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Republicans, anti-immigrant forces want faster deportation of immigrant children

Obama administration begins to speed deportations
By Masao Suzuki |
July 21, 2014
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San José, CA - As more Central American children flee violence and poverty and seek to reunite with their families already in the U.S., anti-immigrant vigilantes are targeting buses carrying children. Republican politicians have likened the children to an invading army and have called for changing the law to allow for faster deportations.

While immigrant rights forces have been organizing counter-demonstrations in support of the child refugees, Obama has asked for $3.7 billion to build more detention centers for families and children. According to Jeh Johnson, Secretary of the Department of Homeland Security that oversees immigration enforcement, more money for more detention facilities will allow for faster deportations. Already, 38 undocumented women and children have been flown back to Honduras, under the administration policy to ‘fast-track’ deportations.

Three years ago, fewer than 5000 Central American children were caught near the U.S. border with Mexico. So far this year, almost 40,000 Central American children entering the U.S. without adults have been detained by the U.S. border patrol, and even more children who came with their families are being held. The single largest group of immigrant children is from Honduras, which has the highest rate of murders (almost one for every 1000 people each year) of all countries in the world. Honduras also has one of the lowest Gross Domestic Products (a measure of economic output) and the highest measure of economic inequality in all of Latin America. This means that two-thirds of Hondurans are poor, and one third of the population lives in extreme poverty.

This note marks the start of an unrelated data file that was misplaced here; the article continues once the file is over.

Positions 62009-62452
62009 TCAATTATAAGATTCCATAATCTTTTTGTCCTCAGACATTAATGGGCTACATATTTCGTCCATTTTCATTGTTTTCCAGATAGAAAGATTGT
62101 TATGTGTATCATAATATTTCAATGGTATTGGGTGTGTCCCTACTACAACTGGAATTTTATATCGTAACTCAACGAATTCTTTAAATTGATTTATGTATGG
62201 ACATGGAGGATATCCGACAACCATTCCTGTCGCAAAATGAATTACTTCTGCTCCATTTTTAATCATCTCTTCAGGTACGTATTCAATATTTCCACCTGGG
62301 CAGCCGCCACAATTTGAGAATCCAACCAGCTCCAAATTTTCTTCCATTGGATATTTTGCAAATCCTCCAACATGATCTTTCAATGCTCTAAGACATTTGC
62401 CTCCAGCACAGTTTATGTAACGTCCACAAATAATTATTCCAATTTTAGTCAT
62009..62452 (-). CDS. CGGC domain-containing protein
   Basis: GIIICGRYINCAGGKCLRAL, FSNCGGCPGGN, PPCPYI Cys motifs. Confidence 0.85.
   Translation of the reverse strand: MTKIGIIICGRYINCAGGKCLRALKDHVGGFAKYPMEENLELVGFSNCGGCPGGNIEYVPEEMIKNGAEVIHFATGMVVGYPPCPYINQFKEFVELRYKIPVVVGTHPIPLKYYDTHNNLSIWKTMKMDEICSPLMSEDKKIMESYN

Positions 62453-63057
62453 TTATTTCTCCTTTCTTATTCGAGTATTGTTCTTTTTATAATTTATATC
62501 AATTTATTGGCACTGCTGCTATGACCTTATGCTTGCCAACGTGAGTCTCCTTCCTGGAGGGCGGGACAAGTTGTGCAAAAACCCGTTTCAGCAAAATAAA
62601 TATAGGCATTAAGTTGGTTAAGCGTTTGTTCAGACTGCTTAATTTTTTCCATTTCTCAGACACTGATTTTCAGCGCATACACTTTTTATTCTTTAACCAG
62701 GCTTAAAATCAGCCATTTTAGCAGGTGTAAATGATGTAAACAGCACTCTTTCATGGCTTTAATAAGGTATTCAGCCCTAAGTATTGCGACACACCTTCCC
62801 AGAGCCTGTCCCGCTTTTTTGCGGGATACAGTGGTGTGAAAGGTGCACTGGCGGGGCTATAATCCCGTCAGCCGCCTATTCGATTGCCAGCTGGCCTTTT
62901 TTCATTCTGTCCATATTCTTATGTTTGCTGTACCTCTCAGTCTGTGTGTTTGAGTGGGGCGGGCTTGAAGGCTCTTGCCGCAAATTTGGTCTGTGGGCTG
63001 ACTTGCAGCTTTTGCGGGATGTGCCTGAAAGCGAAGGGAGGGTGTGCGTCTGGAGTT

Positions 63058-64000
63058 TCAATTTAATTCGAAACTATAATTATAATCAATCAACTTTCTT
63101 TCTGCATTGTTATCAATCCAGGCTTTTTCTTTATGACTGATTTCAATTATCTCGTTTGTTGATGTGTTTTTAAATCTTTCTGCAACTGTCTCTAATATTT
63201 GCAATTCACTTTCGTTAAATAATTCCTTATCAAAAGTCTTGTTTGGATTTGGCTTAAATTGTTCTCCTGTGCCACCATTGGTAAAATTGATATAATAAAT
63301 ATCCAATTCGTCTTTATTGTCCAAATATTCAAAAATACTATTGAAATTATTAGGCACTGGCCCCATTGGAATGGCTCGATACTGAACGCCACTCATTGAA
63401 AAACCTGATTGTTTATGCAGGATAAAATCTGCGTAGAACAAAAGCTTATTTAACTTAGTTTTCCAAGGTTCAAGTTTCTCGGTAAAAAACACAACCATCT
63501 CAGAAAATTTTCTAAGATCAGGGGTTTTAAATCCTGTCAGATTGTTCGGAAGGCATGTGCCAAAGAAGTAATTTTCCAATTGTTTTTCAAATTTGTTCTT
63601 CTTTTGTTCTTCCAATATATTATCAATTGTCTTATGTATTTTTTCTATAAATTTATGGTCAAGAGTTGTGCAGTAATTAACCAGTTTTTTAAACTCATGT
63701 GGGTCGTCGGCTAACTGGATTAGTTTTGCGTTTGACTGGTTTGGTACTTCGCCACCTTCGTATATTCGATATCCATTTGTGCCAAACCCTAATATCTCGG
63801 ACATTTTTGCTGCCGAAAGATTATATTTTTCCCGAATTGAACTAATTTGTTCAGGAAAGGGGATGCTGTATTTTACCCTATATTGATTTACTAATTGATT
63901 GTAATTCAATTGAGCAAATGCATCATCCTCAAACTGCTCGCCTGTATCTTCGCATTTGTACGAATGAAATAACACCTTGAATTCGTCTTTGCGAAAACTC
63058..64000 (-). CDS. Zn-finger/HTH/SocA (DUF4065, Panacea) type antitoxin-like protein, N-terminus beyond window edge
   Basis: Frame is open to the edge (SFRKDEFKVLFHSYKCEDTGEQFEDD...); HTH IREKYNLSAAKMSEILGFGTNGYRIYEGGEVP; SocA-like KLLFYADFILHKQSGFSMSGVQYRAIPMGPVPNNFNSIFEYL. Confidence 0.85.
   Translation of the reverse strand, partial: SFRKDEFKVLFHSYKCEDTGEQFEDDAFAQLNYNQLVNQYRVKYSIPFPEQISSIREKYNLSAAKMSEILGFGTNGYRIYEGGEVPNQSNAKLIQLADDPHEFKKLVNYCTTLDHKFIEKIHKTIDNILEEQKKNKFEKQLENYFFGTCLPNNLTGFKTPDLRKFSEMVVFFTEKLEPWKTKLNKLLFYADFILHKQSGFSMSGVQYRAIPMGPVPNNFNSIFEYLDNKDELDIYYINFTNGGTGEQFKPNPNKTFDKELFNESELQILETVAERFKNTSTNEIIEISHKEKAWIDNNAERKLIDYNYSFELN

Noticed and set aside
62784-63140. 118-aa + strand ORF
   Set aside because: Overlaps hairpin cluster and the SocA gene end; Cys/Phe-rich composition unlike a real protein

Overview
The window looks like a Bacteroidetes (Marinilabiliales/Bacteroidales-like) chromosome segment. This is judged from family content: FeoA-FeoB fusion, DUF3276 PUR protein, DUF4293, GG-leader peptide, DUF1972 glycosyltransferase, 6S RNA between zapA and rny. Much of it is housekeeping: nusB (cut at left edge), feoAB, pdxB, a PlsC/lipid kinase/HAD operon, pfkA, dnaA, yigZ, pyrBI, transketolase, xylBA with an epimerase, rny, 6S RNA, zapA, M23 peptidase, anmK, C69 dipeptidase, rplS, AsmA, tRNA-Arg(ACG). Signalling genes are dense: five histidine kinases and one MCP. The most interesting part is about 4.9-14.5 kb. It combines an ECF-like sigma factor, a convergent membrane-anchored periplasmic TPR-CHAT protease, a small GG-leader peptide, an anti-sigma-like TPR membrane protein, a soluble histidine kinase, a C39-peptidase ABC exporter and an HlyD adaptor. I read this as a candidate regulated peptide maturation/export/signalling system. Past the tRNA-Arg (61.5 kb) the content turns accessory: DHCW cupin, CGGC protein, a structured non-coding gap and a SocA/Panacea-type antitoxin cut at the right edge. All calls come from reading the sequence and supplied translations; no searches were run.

Honduras has long been under the sway of the U.S. government and U.S. corporations. Neoliberal policies that favored foreign investment and an export economy go back almost 150 years, to the 1870s, leading to large investments by U.S. fruit corporations. The U.S. sent troops to Honduras more than a half dozen times in the early 1900s. A U.S.-backed military government ruled Honduras for almost 20 years and as recently as five years ago a U.S.-backed coup d’état overthrew the elected president. The 2006 Central American Free Trade Agreement or CAFTA has further opened up the Honduran economy to giant U.S. multinational corporations. The economic and political rule of Honduras by the U.S. has meant poverty and violence for the majority of its people. Similar situations in Guatemala and El Salvador are also driving growing numbers of their children to the U.S.

A 2008 law passed under President Bush with bipartisan support requires children who enter the U.S. without any adults be given a hearing before an immigration judge, unless they are from Canada or Mexico, in which case they can be deported without a hearing. With hearings backlogged for years, most of the children from Central America are being released to family members in the U.S. while waiting for their hearings, which is raising the ire of the anti-immigrant movement.

While immigrant rights forces have been able to pressure the president to not propose changing the 2008 deportation law, the administration and top Democratic congressional leaders continue to signal their willingness to do so if the Republicans will pass their funding request. Only a stronger grassroots movement can challenge what is a growing bipartisan effort to speed up the deportations of children.

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